by Jyotsna Kamat
"Why do we prepare certain delicacies
are prepared on certain festival occasions only?" "Why milk
preparations on Krishna Janmashtami, modakas on Ganesh Chaturthi and
Pongal varieties on Makara Sankranti? We enjoy good food on all occasions, but
why this specification? What is their significance?"
In Hindu festivals, special dishes are prepared and offered to respective deities,
and the seasonal background plays an important role in the celebration. Let me
start with Sankranti, which falls in January. the new kharif crop is in and the
worship of Surya in the form of Vishnu, and Mother Earth (or Bhudevi) in
the form of Laxmi are worshipped on the occasion with dishes prepared out of new
rice, new pulses, oil seeds, jaggery etc. Thoughout India Pongal, khichadi,
undhiyo and sweets of sesame seeds re eaten. Exchange of jaggery and teel
is very common with sugar-cane pieces, turmeric etc., During Yugadi, the summer
sets in. Hence this Hindu new year and Ramanavami are celebrated with cool
drinks and pachadi of cucumber and soaked pulses. Shravana is the month
of monsoon bloom and dishes of green vegetables, fresh coconuts, bamboo shoots,
roots, special leaves and flowers are used. Milk pudding, butter, and curd
preparations signify cowherd Krishna's birthday, Krishnashtami. Modakas of fresh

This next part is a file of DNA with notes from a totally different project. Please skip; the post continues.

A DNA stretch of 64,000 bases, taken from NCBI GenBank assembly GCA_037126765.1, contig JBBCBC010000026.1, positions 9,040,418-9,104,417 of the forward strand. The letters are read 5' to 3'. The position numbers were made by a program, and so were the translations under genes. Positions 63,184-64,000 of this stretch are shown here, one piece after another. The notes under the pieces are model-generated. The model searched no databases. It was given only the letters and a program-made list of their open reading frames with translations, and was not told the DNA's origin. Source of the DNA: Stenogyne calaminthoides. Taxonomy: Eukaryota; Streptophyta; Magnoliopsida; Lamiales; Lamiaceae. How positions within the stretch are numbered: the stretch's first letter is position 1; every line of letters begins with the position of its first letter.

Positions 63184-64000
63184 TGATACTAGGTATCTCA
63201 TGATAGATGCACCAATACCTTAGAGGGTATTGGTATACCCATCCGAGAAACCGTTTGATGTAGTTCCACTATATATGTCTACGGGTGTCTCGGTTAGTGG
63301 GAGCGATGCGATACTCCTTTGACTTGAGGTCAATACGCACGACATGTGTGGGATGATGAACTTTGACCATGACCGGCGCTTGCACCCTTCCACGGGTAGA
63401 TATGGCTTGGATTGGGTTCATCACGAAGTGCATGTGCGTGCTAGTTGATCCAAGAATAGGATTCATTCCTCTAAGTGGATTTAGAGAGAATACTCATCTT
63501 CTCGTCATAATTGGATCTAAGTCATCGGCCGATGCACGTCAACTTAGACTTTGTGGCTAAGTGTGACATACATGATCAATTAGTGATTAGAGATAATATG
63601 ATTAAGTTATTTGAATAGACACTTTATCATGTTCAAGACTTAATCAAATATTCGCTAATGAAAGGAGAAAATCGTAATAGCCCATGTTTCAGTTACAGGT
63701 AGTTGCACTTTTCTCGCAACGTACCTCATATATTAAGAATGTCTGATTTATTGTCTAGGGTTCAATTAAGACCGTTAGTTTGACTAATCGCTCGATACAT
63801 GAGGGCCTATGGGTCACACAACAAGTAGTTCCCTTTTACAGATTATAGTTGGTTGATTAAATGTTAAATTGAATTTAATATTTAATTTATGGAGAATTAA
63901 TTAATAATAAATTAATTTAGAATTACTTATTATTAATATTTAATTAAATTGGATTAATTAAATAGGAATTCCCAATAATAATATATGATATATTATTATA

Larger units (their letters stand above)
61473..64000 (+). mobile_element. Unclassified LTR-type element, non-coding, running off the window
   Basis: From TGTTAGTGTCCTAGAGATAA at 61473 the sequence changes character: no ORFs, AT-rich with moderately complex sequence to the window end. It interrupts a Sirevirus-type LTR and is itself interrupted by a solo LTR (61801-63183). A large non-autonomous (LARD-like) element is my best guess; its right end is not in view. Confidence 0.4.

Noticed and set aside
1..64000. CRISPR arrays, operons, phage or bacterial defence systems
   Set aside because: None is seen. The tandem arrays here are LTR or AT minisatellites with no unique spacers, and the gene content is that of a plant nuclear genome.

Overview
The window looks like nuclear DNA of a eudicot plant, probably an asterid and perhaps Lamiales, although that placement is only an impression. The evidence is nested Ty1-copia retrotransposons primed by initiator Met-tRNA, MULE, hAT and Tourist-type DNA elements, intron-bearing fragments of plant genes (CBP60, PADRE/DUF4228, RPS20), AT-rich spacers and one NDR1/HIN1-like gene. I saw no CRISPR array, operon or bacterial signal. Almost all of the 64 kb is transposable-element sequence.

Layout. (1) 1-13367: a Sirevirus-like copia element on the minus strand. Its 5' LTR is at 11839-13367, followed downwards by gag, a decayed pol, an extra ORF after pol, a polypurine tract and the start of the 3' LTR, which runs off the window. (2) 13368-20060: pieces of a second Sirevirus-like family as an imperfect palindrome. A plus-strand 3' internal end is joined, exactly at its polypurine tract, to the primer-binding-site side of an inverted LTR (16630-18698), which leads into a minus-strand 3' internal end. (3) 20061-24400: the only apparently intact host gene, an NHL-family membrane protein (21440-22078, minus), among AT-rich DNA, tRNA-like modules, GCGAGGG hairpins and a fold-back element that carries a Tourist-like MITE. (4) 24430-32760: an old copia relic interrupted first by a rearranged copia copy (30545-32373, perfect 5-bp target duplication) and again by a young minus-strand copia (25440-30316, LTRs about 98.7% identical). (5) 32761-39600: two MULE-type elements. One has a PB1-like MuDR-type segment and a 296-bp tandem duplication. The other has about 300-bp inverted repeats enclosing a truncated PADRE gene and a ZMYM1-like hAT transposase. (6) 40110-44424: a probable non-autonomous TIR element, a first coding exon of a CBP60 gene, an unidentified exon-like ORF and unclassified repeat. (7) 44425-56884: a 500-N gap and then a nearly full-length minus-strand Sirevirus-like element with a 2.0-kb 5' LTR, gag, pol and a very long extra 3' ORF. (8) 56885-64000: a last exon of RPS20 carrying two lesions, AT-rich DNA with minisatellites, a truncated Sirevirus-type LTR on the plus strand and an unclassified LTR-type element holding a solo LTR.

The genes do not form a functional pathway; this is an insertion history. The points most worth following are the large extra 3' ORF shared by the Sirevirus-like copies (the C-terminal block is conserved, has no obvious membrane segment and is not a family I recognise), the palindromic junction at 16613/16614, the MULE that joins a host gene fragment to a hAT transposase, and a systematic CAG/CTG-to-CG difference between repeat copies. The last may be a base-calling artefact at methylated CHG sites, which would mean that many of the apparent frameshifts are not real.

coconut, regional varieties of murukku, laddu and kajjaya are thought to be
favorites of Ganesh and are offered on Ganesh Chaturthi.
Then comes the Dasara, associated with Rama and Durga -- both warrior deities.
Fasting signifies Shakti or Durga's worship. Some offer meat and liquor
following some tantric practices. During the Diwali festivities, fried
delicacies are common. Ghee, dried nuts are used in plenty. In a warm-climatic
country like India, winter is the only time you can eat calorie-rich food,
which keep the body warm. Some rare sweets like halwas, phenori, which require
elaborate cooking are prepared and exchanged.
In olden days when the transportation of food stuffs and vegetables was
difficult, only seasonal food, typical of the region was cooked and offered to
the deities. These food items came to be identified with particular deities, and
the practice has continued till today. In India, the tradition does not
disappear easily, and we find that the traditional food habits in fact, trace
the ethnicities of the people. The festival food habits speak volumes of the
imaginative and God-fearing attitudes of ancient Indians who associated food
offerings of different seasons to their favorite gods and goddesses.
- Land of Festivals -- India is a land of festivals and fairs. Every day of the year there is a festival celebrated in some part of the country.
- List of Recipes at Kamat's Potpourri
- Vegetarian Links
Fun with Vegetables -- Kamat's lust for life is reflected even in the vegetables he buys! Pictures of common and uncommon vegetables of India.